“Avoir du pain sur la planche” means to have a lot to do, a lot in our Plate, literally “to have a lot of bread on the chopping board”
I simply had to start this section with this expression because with all the things running in my mind that I would like to share with you, I’m far from being done! This expression means to have a lot of work to do, with tedious tasks, while this blog is a lot of work of course, it is also pure pleasure!
Surprisingly, it originally had the opposite meaning: To want for nothing. To have sufficient resources, manifested by ample reserves of bread for the coming winter. The evolution of the meaning of this expression has two very different potential explanations:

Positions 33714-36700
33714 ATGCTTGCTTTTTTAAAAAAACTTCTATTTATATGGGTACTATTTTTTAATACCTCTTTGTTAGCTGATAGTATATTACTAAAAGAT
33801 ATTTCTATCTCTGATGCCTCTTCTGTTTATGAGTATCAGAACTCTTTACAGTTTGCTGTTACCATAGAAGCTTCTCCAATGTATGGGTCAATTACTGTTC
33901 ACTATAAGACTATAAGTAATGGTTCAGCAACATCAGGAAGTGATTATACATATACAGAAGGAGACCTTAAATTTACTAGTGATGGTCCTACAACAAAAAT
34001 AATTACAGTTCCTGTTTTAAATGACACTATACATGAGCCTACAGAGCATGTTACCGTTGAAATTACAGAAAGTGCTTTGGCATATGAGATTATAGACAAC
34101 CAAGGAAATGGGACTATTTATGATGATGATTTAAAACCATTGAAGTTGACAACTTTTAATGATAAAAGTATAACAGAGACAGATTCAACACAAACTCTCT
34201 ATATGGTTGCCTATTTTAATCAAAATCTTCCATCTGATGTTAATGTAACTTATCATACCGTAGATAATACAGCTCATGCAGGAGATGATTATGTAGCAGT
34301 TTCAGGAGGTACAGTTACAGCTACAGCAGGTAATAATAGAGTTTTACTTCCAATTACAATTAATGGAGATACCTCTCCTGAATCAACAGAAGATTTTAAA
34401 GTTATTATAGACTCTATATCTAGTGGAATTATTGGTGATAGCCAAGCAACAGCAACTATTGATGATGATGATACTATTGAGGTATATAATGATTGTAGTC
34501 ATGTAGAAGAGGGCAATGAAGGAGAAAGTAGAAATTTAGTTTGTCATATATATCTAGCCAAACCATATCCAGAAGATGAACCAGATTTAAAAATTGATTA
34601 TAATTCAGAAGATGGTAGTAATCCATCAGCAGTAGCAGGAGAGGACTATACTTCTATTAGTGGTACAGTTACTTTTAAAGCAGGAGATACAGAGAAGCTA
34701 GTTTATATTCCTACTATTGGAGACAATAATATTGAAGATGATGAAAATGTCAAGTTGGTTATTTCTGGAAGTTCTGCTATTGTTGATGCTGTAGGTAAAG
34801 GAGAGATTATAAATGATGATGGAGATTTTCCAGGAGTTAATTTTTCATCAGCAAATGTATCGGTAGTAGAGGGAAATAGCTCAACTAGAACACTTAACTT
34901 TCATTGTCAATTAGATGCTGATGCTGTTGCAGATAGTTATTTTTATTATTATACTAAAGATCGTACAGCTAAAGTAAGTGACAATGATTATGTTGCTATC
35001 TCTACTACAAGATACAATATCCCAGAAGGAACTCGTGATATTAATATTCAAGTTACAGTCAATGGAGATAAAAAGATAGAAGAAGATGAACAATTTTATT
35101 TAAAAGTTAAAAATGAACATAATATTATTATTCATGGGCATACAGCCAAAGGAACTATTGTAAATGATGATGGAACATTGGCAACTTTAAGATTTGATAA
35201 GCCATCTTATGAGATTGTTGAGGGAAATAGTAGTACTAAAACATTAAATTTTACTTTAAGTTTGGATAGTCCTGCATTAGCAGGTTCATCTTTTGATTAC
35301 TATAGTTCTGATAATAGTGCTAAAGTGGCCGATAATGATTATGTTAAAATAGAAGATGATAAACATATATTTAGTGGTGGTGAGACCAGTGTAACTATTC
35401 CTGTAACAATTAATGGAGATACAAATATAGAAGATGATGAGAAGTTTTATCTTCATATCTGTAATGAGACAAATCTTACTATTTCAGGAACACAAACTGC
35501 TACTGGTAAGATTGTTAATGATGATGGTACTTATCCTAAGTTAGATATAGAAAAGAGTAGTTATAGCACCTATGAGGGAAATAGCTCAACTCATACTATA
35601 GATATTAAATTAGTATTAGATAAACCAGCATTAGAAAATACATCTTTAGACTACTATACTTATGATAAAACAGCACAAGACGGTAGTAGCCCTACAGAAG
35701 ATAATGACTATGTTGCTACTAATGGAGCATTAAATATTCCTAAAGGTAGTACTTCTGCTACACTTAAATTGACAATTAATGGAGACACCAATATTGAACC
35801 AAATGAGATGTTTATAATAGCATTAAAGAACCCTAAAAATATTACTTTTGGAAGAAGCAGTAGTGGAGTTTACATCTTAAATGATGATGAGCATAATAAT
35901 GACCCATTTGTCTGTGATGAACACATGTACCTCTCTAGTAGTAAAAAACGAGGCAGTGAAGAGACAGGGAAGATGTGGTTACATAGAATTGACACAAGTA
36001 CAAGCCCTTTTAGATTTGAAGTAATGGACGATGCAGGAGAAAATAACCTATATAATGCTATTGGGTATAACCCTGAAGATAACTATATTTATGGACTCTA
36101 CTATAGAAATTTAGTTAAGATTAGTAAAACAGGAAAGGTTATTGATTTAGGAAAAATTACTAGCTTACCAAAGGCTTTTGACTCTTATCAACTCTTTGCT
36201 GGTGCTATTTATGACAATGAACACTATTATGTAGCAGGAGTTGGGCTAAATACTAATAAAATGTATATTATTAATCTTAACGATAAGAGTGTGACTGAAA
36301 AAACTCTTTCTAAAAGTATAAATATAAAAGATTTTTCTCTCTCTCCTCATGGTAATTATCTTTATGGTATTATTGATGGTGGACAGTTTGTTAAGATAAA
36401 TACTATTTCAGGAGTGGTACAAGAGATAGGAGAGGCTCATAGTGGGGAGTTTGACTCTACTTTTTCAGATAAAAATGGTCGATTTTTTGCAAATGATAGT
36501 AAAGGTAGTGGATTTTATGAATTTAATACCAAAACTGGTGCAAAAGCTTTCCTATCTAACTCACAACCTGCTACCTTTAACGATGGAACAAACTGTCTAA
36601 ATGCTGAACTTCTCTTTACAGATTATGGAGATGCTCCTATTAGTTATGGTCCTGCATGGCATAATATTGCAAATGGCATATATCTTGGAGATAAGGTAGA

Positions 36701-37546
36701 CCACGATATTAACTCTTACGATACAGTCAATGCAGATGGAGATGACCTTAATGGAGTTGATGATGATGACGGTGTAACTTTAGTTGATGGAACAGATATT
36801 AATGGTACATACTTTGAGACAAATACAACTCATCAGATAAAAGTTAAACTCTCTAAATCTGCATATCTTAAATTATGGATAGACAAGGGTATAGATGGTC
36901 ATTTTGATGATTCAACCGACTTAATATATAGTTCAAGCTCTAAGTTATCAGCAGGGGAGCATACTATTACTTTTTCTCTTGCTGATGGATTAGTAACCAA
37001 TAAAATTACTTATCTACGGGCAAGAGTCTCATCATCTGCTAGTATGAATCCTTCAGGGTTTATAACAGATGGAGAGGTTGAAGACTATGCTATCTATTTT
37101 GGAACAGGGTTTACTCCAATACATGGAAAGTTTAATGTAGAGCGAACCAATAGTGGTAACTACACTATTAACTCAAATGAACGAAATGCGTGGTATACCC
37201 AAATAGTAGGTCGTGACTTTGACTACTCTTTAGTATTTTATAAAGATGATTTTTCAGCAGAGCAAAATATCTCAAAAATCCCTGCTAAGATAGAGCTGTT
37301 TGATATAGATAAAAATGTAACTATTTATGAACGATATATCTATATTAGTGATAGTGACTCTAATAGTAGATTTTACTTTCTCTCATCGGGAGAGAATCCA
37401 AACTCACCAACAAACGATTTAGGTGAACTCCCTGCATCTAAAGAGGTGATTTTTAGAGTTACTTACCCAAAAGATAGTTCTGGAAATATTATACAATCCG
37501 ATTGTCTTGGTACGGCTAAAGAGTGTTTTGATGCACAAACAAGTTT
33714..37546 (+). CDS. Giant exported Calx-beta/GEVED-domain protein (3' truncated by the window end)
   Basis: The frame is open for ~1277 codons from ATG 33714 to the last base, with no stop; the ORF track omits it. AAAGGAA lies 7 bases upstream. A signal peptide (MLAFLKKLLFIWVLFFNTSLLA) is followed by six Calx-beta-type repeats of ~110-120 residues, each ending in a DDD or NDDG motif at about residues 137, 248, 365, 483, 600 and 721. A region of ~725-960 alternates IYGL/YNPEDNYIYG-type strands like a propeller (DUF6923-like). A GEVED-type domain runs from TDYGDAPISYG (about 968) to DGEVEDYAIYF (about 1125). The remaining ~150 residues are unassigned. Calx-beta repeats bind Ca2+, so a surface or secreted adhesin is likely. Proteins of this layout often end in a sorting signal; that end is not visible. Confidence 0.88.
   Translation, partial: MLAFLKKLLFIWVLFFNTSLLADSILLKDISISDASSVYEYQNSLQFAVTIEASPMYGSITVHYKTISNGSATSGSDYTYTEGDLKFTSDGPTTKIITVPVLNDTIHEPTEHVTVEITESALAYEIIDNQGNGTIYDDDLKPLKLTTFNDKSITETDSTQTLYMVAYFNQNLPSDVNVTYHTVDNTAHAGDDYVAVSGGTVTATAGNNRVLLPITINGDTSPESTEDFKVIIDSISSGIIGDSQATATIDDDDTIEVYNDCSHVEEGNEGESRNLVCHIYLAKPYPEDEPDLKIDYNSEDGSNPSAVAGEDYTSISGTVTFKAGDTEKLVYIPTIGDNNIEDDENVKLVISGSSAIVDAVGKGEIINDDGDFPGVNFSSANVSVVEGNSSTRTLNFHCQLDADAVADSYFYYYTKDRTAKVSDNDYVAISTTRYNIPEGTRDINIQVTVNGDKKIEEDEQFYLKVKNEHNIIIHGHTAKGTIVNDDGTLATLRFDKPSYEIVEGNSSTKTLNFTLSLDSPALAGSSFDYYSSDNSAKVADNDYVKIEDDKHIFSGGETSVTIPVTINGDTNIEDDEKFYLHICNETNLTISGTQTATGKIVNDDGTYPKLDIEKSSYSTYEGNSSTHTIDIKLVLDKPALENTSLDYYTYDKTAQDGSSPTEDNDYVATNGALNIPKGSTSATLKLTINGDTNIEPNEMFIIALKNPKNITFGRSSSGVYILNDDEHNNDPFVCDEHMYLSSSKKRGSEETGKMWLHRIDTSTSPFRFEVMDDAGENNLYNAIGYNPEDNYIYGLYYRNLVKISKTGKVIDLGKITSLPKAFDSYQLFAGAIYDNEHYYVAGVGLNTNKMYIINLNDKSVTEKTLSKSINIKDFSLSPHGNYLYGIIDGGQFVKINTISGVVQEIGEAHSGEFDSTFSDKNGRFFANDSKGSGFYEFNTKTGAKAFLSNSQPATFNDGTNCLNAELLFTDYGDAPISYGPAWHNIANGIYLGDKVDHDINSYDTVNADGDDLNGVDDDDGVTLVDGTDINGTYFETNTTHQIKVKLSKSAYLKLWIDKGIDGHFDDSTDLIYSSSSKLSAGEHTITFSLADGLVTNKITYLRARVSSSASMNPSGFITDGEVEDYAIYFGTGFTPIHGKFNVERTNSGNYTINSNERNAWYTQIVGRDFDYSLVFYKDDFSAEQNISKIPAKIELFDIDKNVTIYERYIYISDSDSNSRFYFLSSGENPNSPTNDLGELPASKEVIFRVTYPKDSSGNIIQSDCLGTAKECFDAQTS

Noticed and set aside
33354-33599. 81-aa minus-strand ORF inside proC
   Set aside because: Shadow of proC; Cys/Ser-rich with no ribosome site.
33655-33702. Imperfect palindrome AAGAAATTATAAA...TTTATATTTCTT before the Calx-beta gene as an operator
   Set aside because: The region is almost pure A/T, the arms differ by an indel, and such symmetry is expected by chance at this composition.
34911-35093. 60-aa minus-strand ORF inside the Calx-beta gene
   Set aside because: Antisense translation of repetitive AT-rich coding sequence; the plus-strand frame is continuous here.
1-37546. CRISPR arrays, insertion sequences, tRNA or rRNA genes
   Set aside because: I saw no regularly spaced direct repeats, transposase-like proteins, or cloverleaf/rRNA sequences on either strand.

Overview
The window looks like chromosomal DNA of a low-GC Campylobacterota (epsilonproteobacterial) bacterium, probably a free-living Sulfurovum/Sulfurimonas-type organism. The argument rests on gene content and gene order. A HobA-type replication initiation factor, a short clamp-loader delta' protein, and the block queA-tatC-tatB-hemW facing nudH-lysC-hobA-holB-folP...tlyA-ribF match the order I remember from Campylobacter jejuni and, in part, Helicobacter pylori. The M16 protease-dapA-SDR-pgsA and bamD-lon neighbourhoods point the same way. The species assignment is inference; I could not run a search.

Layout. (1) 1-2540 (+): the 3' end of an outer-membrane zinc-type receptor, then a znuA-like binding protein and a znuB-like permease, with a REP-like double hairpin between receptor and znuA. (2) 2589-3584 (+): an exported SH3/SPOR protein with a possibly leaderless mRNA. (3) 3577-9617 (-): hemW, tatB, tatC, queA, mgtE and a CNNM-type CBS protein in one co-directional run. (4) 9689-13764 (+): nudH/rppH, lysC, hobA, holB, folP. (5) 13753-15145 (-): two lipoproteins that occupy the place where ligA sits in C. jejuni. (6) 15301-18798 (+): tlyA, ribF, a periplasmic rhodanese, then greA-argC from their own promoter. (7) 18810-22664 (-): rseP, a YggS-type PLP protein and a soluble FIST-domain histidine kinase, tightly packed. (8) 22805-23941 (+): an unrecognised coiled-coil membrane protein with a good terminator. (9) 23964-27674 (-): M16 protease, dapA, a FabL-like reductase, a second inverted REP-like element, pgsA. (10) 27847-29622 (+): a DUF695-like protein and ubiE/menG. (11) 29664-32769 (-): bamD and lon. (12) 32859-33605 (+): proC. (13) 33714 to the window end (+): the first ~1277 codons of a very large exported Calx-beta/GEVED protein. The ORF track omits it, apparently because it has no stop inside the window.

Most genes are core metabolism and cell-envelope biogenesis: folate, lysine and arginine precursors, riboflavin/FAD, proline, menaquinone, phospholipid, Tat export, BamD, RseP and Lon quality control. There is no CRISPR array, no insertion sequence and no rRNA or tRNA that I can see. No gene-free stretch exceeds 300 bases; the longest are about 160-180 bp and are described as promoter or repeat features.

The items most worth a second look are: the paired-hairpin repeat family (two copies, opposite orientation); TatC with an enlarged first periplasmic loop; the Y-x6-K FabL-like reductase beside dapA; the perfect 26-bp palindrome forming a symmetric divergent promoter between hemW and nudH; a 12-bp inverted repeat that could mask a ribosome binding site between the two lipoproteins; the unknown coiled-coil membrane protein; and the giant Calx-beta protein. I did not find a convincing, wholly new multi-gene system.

- With the development and modernization of bakeries and recipes, the conservation of bread has shortened. From the 20° century, the expression started to mean to have a lot to do, the baker having lots of work to do with many loaves of bread on his breadboard to be baked.
- The other possible origin is more surprising: The breadboard represented the court (with the image that the law is placed as highly as the breadboard is, fixed to the ceiling) and the bread given to the prisoners, who had been sent to prison or forced labor, provided by the State with the expression “eat the bread of the king.”
It is the combination of these two expressions that might have given the meaning “a lot of work to do”. Forced labor was not exactly a holiday!
Leave a reply